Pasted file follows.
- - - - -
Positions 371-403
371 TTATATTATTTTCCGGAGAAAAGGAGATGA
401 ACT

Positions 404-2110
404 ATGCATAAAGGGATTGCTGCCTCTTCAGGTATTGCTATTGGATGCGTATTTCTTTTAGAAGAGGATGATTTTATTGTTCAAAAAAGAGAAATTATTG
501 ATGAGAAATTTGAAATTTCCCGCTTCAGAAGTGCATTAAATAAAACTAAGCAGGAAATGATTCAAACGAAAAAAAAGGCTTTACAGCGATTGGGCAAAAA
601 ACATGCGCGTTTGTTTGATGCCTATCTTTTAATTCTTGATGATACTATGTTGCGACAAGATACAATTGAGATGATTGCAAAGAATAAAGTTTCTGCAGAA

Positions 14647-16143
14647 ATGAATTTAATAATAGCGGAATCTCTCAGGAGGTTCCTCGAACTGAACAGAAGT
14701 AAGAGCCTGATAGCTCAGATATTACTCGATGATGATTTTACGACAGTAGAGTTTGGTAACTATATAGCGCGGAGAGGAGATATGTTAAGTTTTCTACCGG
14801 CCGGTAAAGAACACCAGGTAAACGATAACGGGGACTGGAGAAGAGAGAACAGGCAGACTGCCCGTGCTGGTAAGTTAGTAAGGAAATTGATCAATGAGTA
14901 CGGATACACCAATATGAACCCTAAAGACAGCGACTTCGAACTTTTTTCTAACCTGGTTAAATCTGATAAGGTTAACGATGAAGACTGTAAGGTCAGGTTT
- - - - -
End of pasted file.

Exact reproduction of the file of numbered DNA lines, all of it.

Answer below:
Positions 371-403
371 TTATATTATTTTCCGGAGAAAAGGAGATGA
401 ACT

Positions 404-2110
404 ATGCATAAAGGGATTGCTGCCTCTTCAGGTATTGCTATTGGATGCGTATTTCTTTTAGAAGAGGATGATTTTATTGTTCAAAAAAGAGAAATTATTG
501 ATGAGAAATTTGAAATTTCCCGCTTCAGAAGTGCATTAAATAAAACTAAGCAGGAAATGATTCAAACGAAAAAAAAGGCTTTACAGCGATTGGGCAAAAA
601 ACATGCGCGTTTGTTTGATGCCTATCTTTTAATTCTTGATGATACTATGTTGCGACAAGATACAATTGAGATGATTGCAAAGAATAAAGTTTCTGCAGAA

Positions 14647-16143
14647 ATGAATTTAATAATAGCGGAATCTCTCAGGAGGTTCCTCGAACTGAACAGAAGT
14701 AAGAGCCTGATAGCTCAGATATTACTCGATGATGATTTTACGACAGTAGAGTTTGGTAACTATATAGCGCGGAGAGGAGATATGTTAAGTTTTCTACCGG
14801 CCGGTAAAGAACACCAGGTAAACGATAACGGGGACTGGAGAAGAGAGAACAGGCAGACTGCCCGTGCTGGTAAGTTAGTAAGGAAATTGATCAATGAGTA
14901 CGGATACACCAATATGAACCCTAAAGACAGCGACTTCGAACTTTTTTCTAACCTGGTTAAATCTGATAAGGTTAACGATGAAGACTGTAAGGTCAGGTTT